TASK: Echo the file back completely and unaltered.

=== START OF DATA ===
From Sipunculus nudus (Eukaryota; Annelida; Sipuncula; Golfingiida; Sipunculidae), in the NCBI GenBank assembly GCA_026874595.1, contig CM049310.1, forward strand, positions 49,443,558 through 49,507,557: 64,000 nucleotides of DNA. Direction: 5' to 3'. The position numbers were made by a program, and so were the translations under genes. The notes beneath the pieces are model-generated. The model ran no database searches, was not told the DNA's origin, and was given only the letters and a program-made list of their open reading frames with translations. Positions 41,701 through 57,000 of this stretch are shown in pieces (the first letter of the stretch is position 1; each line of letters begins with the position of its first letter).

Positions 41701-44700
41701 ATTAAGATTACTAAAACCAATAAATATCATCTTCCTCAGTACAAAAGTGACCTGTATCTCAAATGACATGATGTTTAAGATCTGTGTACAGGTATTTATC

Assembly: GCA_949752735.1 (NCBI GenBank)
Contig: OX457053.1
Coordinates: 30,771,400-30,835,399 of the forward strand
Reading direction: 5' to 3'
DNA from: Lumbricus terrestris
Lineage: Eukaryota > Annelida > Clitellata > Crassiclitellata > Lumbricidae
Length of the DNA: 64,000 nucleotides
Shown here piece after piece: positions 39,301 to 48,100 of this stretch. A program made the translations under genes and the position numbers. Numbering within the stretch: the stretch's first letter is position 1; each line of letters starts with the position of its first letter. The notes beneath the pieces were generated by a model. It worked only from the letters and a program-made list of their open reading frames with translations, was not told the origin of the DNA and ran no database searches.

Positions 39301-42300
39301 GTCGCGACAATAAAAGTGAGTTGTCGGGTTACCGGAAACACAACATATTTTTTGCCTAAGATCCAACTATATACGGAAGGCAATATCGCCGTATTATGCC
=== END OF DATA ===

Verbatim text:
From Sipunculus nudus (Eukaryota; Annelida; Sipuncula; Golfingiida; Sipunculidae), in the NCBI GenBank assembly GCA_026874595.1, contig CM049310.1, forward strand, positions 49,443,558 through 49,507,557: 64,000 nucleotides of DNA. Direction: 5' to 3'. The position numbers were made by a program, and so were the translations under genes. The notes beneath the pieces are model-generated. The model ran no database searches, was not told the DNA's origin, and was given only the letters and a program-made list of their open reading frames with translations. Positions 41,701 through 57,000 of this stretch are shown in pieces (the first letter of the stretch is position 1; each line of letters begins with the position of its first letter).

Positions 41701-44700
41701 ATTAAGATTACTAAAACCAATAAATATCATCTTCCTCAGTACAAAAGTGACCTGTATCTCAAATGACATGATGTTTAAGATCTGTGTACAGGTATTTATC

Assembly: GCA_949752735.1 (NCBI GenBank)
Contig: OX457053.1
Coordinates: 30,771,400-30,835,399 of the forward strand
Reading direction: 5' to 3'
DNA from: Lumbricus terrestris
Lineage: Eukaryota > Annelida > Clitellata > Crassiclitellata > Lumbricidae
Length of the DNA: 64,000 nucleotides
Shown here piece after piece: positions 39,301 to 48,100 of this stretch. A program made the translations under genes and the position numbers. Numbering within the stretch: the stretch's first letter is position 1; each line of letters starts with the position of its first letter. The notes beneath the pieces were generated by a model. It worked only from the letters and a program-made list of their open reading frames with translations, was not told the origin of the DNA and ran no database searches.

Positions 39301-42300
39301 GTCGCGACAATAAAAGTGAGTTGTCGGGTTACCGGAAACACAACATATTTTTTGCCTAAGATCCAACTATATACGGAAGGCAATATCGCCGTATTATGCC